The Canadian Press reports, “Pacific Rim Mining Corp. says its U.S. subsidiary has filed a US$315-million damage claim against the Government of El Salvador.”
The article adds, “The claim by PacRim Cayman LLC is part of arbitration hearing over a failure by the government to issue necessary mining licences for the company’s El Dorado gold project. …(A World Bank) tribunal will determine whether El Salvador broke its investment laws by refusing to issue the necessary mining licences for the project. It will also determine El Salvador’s monetary liability for the any breach of the investment protections for foreigners under those laws.”
The Inter Press Service has previously reported, “Peasant farmers from the northern Salvadoran province of Cabañas fear that mining operations (by Pacific Rim) planned for the region will consume 30,000 litres of water a day, drawn from the same sources that currently provide local residents with water only once a week. Environmentalists and experts have also warned that if the operations begin the cyanide that would be used by Pacific Rim to extract gold and silver could contaminate the area’s groundwater and soil.”
In response to the decision by the democratically-elected Salvadoran government to not proceed with the mine, Pacific Rim (through its US-based subsidiary) launched a $77 million US-Central America Free Trade Agreement challenge in 2008. This past June, a World Bank arbitration panel ruled that CAFTA could not be used to pursue the challenge, but decided that the case can still be pursued under the national investment law in El Salvador in a process that will be overseen by the World Bank’s International Center for Settlement of Investment Disputes.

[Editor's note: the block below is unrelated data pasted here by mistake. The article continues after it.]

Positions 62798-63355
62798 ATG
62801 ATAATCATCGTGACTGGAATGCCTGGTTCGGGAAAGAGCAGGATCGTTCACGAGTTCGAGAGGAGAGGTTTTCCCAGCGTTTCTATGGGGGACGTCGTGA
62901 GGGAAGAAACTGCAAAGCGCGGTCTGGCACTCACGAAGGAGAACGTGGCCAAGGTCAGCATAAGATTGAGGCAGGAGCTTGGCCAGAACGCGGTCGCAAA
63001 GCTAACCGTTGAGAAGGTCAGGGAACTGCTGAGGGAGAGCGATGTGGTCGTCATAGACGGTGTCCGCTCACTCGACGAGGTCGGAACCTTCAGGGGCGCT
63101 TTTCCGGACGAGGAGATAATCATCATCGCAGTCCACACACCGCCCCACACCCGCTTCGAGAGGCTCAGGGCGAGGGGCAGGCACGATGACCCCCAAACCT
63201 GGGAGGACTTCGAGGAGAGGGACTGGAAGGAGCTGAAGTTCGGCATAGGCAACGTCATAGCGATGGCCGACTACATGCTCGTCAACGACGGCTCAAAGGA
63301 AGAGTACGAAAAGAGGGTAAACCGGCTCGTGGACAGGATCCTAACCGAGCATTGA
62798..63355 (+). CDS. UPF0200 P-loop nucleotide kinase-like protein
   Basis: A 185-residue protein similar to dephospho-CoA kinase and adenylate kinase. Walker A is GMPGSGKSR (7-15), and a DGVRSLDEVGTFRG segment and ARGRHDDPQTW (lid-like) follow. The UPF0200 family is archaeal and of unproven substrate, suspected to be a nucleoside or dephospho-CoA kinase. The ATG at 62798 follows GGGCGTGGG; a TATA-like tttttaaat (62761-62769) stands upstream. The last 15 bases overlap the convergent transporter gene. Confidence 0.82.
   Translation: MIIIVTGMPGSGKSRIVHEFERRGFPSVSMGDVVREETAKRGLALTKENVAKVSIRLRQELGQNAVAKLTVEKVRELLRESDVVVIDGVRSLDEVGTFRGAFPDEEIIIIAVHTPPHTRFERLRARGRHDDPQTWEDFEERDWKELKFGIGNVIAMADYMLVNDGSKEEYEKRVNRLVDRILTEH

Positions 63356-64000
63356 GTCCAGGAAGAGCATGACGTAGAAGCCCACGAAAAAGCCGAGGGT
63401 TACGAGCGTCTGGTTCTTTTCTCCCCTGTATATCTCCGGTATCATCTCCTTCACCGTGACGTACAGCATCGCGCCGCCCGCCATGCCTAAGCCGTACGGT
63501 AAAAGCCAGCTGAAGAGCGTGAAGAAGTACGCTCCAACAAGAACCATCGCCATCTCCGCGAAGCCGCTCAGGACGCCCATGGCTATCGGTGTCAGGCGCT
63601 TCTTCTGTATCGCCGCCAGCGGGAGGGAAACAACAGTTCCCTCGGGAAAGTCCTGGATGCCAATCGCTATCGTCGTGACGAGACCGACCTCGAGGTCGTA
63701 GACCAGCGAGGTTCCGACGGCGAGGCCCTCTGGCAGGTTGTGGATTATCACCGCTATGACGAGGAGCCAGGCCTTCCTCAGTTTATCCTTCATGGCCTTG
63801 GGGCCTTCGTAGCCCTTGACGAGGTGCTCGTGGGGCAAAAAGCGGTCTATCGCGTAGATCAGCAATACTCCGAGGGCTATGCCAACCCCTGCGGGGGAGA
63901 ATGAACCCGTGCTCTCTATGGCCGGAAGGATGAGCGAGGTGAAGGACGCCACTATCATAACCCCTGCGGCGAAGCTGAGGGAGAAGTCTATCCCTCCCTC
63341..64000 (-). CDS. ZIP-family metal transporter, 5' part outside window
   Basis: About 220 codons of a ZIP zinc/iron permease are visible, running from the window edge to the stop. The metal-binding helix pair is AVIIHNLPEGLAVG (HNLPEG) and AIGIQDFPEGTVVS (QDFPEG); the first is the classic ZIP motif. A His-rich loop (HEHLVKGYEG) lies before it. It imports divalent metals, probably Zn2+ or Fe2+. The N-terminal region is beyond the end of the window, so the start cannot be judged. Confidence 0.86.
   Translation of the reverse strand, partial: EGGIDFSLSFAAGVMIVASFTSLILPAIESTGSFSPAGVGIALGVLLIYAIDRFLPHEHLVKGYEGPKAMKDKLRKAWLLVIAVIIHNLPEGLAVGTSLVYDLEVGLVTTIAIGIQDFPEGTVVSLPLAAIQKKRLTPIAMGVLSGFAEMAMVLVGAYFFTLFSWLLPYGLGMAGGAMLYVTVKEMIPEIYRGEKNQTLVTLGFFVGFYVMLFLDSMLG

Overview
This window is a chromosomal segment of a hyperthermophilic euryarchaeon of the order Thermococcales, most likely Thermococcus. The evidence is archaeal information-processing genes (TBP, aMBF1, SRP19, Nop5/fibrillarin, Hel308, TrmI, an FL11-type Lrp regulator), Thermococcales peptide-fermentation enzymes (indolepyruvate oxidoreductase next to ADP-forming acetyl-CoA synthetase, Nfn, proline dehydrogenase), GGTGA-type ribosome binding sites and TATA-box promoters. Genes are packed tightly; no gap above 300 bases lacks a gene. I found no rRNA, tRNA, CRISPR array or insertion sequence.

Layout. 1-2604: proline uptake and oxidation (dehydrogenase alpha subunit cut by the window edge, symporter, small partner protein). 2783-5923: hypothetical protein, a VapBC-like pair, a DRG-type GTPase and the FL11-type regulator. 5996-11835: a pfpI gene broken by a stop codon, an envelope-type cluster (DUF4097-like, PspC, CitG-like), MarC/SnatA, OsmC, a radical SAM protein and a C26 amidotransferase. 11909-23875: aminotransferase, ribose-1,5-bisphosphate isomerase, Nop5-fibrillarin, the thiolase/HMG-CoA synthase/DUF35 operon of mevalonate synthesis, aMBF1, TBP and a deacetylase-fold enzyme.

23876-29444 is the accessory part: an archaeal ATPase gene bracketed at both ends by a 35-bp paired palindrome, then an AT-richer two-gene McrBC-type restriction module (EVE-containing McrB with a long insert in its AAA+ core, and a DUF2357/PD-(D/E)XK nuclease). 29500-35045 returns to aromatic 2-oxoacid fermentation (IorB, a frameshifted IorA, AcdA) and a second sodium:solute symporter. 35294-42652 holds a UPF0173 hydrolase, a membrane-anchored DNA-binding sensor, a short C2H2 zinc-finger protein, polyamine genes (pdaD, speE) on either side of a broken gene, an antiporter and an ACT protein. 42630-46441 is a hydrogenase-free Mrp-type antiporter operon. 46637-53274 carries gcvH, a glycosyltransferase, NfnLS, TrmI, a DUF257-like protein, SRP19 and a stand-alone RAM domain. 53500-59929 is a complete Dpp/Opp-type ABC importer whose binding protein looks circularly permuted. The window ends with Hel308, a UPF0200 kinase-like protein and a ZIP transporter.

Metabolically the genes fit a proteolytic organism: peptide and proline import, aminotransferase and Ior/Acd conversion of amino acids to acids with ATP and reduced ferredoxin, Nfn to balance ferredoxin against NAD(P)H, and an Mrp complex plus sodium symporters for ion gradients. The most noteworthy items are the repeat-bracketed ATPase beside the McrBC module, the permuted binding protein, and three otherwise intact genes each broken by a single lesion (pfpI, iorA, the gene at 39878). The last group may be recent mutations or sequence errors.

The Council of Canadians and Blue Planet Project first began following this situation in May 2009, http://canadians.org/blog/?p=593.
In June 2012, we helped to organize the ‘Shout Out Against Mining Injustice’ conference in Vancouver. That conference featured Vidalina Morales de Gámez, a member of The National Roundtable against Metallic Mining in El Salvador, also known as La Mesa. At that time we also marched to the Pacific Rim office and held a protest with about 175 people. More recently, we assisted with the tour of Morales and her La Mesa colleague Sandra Carolina Ascencio to numerous communities in British Columbia, Ontario and the Atlantic region. And this coming May, Blue Planet Project water campaigner Meera Karunananthan will be on a fact-finding mission in El Salvador related to this case.
The Canadian Press article notes, “Pacific Rim said Monday that the arbitration is in its final, merit-based phase before the World Bank’s International Centre for Settlement of Investment Disputes.”